• Signs for Sexuality: A Resource Manual for Deaf and Hard of Hearing Individuals, Their Families, and Professionals, Second edition—by M Minkin and L Rosen-Ritt; Planned Parenthood of Western Washington
This curriculum offers information on sexual abuse, sexually transmitted infections, and reproductive health, with more than 600 photographs to illustrate 250 vocabulary words relating to sexuality. Appendices include anatomical drawings and information about contraception.
• Talking Sex! Practical Approaches and Strategies for Working with People Who Have Developmental Disabilities When the Topic is Sex—by LT Maurer, MS, CFLE; Planned Parenthood of Tompkins County, 1999
This provides information, activities, and overheads that assist professionals in identifying strategies to improve access to sex education to people with developmental disabilities.
Select Resources Recommended for Parents
Parents have an important role in educating their disabled children about sex. Parents have the best knowledge of their children’s capabilities and of the values the parents want to emphasize. Here are a few recommended resources to help parents.
• Just Because I Am: A Child’s Book about Affirmation—by L Murphy Payne; Free Spirit Publishing, 1994; available at www.freespirit.com
This beautiful, yet simple book encourages your child to appreciate his/her uniqueness and includes empowering messages about the body, feelings, boundaries, touch, and feeling safe. It has a Leader’s Guide of supplemental activities to affirm the concepts above.
• Face Your Feelings—Child’s Work / Child’s Play. www.childswork.com; 1-800-962-1141
This book and card deck set can help children to understand the importance of expressing and understanding feelings. Designed for ages four and up, the book and card deck include 52 pictures of children, teens, and adults expressing 12 basic feelings.
• What’s the Big Secret: Talking about Sex with Girls and Boys—by M Brown and L Krasny Brown, Ed.D; Little Brown Company, 2000
This easy-to-read story book for young children addresses how boys and girls are different and social rules about talking, looking, touching, and being touched.
• What’s Happening to My Body: A Book for Boys—by Lynda and Area Madaras; Newmarket Press, 2000
This straightforward book discusses puberty and the male body. A workbook companion piece entitled, My Body, My Self for Boys, can be purchased separately and includes games, checklists, and quizzes to reinforce what boys have learned.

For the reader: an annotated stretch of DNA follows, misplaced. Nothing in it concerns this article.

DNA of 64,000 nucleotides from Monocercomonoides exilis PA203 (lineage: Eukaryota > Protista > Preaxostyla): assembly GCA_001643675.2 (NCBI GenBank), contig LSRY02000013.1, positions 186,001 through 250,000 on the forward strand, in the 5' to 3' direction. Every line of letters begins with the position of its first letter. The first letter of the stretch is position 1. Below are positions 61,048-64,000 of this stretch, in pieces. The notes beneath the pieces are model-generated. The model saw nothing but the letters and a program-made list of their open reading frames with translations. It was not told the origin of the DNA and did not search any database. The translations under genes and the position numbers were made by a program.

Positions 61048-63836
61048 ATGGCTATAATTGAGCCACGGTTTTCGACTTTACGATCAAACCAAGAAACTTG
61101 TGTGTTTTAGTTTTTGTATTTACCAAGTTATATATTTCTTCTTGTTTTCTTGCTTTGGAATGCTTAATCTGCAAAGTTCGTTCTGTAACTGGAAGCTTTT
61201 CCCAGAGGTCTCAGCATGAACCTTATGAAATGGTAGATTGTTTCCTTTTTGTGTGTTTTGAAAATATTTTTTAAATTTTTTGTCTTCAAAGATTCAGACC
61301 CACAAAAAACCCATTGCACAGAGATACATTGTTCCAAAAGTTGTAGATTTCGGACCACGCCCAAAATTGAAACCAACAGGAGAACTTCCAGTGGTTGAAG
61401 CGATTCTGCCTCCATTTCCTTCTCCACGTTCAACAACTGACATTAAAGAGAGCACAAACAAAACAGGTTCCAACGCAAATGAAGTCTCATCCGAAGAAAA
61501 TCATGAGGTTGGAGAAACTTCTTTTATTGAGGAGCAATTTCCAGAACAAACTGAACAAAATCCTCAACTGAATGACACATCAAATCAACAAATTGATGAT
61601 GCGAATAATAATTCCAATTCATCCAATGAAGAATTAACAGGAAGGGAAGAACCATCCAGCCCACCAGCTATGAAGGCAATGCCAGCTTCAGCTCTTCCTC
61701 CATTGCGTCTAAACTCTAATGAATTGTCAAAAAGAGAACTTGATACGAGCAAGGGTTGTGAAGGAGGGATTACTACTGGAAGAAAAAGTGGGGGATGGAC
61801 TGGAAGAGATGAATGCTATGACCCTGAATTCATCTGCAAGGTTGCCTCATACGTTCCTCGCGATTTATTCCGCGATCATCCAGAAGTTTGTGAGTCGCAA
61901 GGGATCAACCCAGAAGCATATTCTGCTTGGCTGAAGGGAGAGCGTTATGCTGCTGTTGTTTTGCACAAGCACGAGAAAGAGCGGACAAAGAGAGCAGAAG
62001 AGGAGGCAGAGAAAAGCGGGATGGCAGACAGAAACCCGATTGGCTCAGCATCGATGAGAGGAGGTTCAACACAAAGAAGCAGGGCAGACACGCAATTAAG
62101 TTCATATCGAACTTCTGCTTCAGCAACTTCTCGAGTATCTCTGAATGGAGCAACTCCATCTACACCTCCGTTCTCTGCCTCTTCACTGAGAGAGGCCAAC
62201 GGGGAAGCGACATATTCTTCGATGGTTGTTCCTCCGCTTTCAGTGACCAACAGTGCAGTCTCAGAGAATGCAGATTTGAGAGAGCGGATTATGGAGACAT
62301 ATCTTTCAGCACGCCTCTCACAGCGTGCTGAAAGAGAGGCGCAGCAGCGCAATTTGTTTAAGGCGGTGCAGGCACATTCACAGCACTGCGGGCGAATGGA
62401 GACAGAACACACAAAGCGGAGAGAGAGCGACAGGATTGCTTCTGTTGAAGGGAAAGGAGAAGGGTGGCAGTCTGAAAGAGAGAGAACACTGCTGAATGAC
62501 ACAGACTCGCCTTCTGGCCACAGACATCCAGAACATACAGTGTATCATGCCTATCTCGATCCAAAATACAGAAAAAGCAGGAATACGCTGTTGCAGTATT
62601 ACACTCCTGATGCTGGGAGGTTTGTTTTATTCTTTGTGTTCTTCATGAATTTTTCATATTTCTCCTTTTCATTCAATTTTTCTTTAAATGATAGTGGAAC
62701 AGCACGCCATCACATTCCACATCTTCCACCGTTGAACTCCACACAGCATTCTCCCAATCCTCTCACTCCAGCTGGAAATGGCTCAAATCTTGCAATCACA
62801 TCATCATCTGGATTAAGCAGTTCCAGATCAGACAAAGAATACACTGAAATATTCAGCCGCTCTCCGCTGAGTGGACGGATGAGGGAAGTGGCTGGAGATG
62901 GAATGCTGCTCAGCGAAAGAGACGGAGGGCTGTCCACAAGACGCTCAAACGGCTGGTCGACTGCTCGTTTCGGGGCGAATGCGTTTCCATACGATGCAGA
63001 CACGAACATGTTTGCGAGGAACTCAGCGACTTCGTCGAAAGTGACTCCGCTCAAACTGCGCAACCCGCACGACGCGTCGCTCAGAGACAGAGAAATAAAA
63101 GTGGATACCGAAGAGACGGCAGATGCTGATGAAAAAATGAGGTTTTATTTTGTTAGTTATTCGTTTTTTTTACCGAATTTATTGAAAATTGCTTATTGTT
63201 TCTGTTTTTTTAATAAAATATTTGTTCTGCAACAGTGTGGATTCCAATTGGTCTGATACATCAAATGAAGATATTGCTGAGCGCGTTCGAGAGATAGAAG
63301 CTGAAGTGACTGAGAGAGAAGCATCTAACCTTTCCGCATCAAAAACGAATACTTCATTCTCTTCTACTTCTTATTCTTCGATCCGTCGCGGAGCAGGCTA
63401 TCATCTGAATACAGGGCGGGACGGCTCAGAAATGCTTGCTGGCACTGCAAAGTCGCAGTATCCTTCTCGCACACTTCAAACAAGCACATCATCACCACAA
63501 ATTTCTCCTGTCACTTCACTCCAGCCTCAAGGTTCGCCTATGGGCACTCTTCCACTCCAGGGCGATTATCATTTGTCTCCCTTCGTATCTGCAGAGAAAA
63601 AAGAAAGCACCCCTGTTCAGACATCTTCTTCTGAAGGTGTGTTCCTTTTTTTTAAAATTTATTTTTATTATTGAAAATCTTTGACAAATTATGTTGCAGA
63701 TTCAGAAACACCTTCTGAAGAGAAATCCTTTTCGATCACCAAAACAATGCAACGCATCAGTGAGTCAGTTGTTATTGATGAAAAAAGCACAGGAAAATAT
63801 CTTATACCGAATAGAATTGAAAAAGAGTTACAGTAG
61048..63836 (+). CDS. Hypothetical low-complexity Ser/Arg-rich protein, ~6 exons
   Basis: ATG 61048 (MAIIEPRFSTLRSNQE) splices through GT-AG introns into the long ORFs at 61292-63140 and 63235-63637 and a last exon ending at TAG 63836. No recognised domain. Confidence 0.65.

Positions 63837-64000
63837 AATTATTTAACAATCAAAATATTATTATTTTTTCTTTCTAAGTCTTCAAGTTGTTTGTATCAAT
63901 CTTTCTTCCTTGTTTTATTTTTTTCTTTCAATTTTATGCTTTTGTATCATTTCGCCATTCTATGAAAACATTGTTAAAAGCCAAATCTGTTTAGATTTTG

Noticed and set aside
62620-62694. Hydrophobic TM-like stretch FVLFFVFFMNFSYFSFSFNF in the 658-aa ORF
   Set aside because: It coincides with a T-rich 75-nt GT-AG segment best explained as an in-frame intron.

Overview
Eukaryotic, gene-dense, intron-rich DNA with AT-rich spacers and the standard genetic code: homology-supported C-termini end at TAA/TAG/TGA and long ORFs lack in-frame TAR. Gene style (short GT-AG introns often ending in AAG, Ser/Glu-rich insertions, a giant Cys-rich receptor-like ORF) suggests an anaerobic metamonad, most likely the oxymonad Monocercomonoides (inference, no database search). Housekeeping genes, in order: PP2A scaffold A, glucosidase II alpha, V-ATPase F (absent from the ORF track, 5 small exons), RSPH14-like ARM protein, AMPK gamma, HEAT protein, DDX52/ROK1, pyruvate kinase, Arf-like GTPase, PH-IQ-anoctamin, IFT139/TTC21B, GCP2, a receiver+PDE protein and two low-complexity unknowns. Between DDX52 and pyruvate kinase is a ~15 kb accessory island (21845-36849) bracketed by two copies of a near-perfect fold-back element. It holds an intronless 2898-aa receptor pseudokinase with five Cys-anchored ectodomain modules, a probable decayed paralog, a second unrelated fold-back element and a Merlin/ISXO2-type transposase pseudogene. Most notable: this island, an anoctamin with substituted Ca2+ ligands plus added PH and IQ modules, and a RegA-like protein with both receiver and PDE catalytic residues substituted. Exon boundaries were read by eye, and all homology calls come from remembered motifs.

• What’s Happening to My Body: A Book for Girls—by Lynda and Area Madaras; Newmarket Press, 2000
This straightforward book discusses puberty and the female body. A workbook companion piece entitled, My Body, My Self for Girls, can be purchased separately and includes games, checklists, and quizzes to reinforce what girls have learned.
• Sexuality: Your Sons and Daughters with Intellectual Disabilities—by K Schwier and D Hingsburger; Brookes Publishing, 2000
This excellent resource addresses sexual development issues from birth to adulthood. Parents, and their sons and daughters with developmental disabilities share stories that can be helpful for raising sexually healthy children. Many portions of the book speak specifically to people with Down syndrome and their parents.
Click Here to Purchase This Book
Organizations / Web sites
American Association on Mental Retardation (AAMR)
444 North Capitol Street, NW, Suite 846
Washington, DC 20001-1512
Toll free: 1-800-424-3688
American Spinal Cord Association
2020 Peachtree Road, NW
Atlanta, Georgia, 30309-1402
The Arc: National Organization on Mental Retardation
1010 Wayne Avenue, Suite 650
Silver Spring, MD 20910
National Dissemination Center for Children with Disabilities
P.O. Box 1492
Washington, DC 20013
Toll free: 1-800-695-0285
National Spinal Cord Injury Association
6701 Democracy Boulevard, Suite 300-9
Bethesda, Maryland, 20817
Planned Parenthood Federation of America
434 West 33rd St
New York, New York 10001
Sexuality Information and Education Council of the United States (SIECUS)
130 West 42nd Street, Suite 350
New York, NY 10036-7802
Sexuality and Disability Training Center
75 East Newton Street
Boston, MA 02118
Sexual Health Network
United Cerebral Palsy
1660 L Street, NW, Suite 700
Washington, DC 20036
Toll free: 800-872-5827
TTY: (202) 973-7197
Fax: (202) 776-0414